Our objective is to protect embryonic (ES) and induced pluripotent stem (iPS) cells, and their derivatives, from allograft rejection by genetic modification. For this, we are seeking to identify a minimal set of immunomodulatory genes that can protect such cells after allotransplantation. Our search employs a rapid gene transfer and in vivo analysis platform, with which we are overexpressing, or silencing, single, multiple, or libraries of genes in stem cells and other cells to be transplantatied. Upon transfer of the cells into immunogenetically mismatched mice, we can determine the cells’ in vivo phenotype by in vivo bioluminescence imaging (BLI), i.e. whether or not they are protected from immune rejection for a sustained period of time.
In Year 01, we had tested four immunomodulatory murine genes individually (IL-4, TGF-β1, SDF1, and IDO-1), and found no significant protective effect. In Year 02, we have examined combinations of two genes per cell using a set of now eight genes, i.e. adding IL-10, IL-1βRA, CCL21, and CD47. For this, we have cloned their cDNAs into two transposon vectors with distinct antibiotic resistance markers. These vectors were transferred into NIH3T3 fibroblast cells, which serve as a transplant surrogate, and gene expression was confirmed by qRT-PCR. When the modified fibroblast cells expressing dual gene combinations of all eight genes, or all but one gene, were injected subcutaneously into allogeneic mice, we observed one gene, IL-4, to have a small, but statistically significant effect on the survival of cells. Fibroblasts transformed with control oncogenes exhibited prolonged bioluminescence due to their initially increased proliferation, however, ultimately, they too were rejected.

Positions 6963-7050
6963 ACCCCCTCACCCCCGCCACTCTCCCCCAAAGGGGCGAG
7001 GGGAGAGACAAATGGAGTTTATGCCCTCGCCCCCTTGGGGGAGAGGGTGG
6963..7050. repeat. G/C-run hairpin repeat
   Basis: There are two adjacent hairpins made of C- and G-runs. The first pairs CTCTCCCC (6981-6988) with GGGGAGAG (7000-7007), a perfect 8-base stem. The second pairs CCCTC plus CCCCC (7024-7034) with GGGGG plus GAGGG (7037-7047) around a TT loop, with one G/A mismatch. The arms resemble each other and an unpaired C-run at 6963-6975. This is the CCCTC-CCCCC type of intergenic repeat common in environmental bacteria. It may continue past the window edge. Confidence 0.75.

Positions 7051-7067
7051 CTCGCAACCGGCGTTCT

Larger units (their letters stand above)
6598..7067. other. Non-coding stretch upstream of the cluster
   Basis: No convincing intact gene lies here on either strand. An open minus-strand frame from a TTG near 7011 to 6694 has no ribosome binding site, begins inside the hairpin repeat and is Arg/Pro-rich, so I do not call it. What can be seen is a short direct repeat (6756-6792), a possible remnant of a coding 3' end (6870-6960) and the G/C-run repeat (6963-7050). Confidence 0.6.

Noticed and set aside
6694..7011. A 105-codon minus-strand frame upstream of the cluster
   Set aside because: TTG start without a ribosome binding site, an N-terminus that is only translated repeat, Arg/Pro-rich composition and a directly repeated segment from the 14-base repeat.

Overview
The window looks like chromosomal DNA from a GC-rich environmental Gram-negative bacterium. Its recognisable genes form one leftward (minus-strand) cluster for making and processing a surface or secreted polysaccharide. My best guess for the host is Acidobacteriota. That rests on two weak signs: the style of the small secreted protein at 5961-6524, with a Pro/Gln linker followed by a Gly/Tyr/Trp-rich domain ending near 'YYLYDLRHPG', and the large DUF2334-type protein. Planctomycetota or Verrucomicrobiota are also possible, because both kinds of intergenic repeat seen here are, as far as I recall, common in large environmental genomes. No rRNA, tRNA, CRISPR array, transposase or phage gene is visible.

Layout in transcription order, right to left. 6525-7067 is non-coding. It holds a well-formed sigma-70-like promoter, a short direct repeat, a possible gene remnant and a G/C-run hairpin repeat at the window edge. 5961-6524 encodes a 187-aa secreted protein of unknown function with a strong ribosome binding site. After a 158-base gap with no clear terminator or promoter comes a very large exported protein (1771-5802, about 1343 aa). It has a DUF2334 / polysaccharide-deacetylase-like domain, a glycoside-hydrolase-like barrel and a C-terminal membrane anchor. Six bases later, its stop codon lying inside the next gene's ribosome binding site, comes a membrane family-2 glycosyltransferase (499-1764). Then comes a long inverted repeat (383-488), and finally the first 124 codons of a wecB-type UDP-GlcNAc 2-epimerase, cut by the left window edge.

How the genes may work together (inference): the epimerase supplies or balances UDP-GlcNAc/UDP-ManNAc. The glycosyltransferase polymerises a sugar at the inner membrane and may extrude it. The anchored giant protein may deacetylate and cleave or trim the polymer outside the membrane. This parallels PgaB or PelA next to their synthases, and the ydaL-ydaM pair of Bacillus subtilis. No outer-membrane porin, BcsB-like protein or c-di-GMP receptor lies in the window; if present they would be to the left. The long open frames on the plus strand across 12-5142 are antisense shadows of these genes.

In Year 03 we will advance this screen to higher complexity, expand the number of cDNAs to be analyzed, and test three, and four gene combinations. At the same time, to identify particular immune cell subpopulations critical for rejection we will challenge partially immunodeficient mice with cells containing two and three gene combinations. We will also test libraries of shRNAs and/or miRNAs, and a knockdown transposon for a loss-of-function gene screen. Finally, once we arrive at a minimal set of immunoprotective genes we will analyze their effect of on cellular gene expression by microarray analysis and luminex, and their effect on immune cells in the microenvironment by flow cytometry.